Professionally Speaking

The Last Waltz

Final thoughts on maintaining the IT career tempo.

This is the most difficult column to write, because it's our last. For about three years, Greg and I have been having a lot of fun responding to your questions and dispensing advice on all sorts of things, from deadly serious career issues to leisure time activities. The initial idea was that Greg would cover issues from an “employee” point of view and I’d reflect the “management” side, but for one thing, Greg became a manager and I no longer was. Most of the time, Greg and I found ourselves agreeing on most topics but with our different work and life experiences, I think we were still able to give you different perspectives.

All good things end, and we’ve come to the end of this line. So I want to use a little space reiterating some of the advice we’ve dispensed over the years. First, for those of you looking for a job, always remember that people hire people. As difficult as it is for most technical folks, you have to sell yourself—talk about your strengths, skills and knowledge. And you need to do that with as many people as you can. You need to become a networking expert--not the wires and gigabits kind, but the social kind. Never ask for a job; instead, ask everyone you know to evaluate your credentials and suggest someone who might be interested in someone like you. There are jobs out there, not nearly as many as when we started this column, but 80 percent of the jobs are never advertised. It’s a treasure hunt of the most vital kind and you have to be active.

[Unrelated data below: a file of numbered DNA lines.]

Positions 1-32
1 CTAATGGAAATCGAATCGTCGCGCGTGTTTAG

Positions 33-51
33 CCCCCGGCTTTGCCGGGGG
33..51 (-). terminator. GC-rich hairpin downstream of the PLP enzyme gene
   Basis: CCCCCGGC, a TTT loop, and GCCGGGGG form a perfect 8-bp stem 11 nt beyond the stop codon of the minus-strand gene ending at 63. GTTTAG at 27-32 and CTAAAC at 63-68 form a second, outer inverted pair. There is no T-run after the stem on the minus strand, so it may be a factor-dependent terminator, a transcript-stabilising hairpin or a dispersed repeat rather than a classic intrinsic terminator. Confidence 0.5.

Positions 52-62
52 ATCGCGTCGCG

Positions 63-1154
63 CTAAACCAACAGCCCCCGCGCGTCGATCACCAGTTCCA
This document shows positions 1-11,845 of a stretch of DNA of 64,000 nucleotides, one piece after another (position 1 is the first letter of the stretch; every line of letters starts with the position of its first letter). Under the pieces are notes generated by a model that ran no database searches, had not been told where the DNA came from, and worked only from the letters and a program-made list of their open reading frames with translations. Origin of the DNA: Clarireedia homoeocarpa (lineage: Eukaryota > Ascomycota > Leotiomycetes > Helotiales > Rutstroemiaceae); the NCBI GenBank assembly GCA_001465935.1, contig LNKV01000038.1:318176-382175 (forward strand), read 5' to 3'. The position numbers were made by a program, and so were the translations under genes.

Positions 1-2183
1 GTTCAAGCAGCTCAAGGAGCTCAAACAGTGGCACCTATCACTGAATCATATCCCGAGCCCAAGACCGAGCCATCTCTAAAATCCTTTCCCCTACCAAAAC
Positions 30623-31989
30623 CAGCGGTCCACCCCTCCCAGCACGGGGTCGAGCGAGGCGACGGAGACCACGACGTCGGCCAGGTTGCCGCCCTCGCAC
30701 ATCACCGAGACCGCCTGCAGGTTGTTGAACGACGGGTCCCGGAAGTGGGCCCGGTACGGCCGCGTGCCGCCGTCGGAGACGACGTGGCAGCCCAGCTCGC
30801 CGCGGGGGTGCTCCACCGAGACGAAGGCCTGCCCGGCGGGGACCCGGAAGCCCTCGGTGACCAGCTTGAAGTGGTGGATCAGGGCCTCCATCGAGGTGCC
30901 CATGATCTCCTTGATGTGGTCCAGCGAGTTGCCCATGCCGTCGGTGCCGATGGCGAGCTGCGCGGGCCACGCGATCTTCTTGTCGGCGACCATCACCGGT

Once you have a job, keep it. Again, when we started this column, job-hopping was common. People would stay at a company just until a better offer came along. We no longer have that luxury. Remember, the economy always works in cycles. It appears, however, that the cycles are getting longer. Be the best you can at what you do. Be the last person they think about when cutbacks come. Most of us technical folks are driven by ego and personal accomplishment anyway, but you can’t slack off. I know we’ve often told you not to chase after the next big thing, but you still need to keep your nose to the wind and follow solid trends. For example, although you may have job security right now (as you are the only ones of your species left), being a VAX/VMS specialist or an expert in FORTRAN is a certain dead end. Remember, however, that the next big thing is only big if your employer thinks it is.

Finally, have fun. Too many of us center our lives in our work. I’m not saying that work can’t be fun. In fact, if it isn’t fun, why do it with so much of your time? But don’t forget that there are other parts of your life that need attention also—your mind (active minds stave off Alzheimer’s), and your family and friends. Think about what you want to do five, 10 or 20 years from now and start moving in that direction. Who knows, you might find yourself on the kind of adventure I’ve found! Good luck to all of you.

About the Author

Steve Crandall, MCSE, is a principal of ChangeOverTime, a technology consulting firm in Cleveland, Ohio, that specializes in small business and non-profit organizations. He's also assistant professor of Information Technology at Myers College and a contributing writer for Microsoft Certified Professional Magazine.


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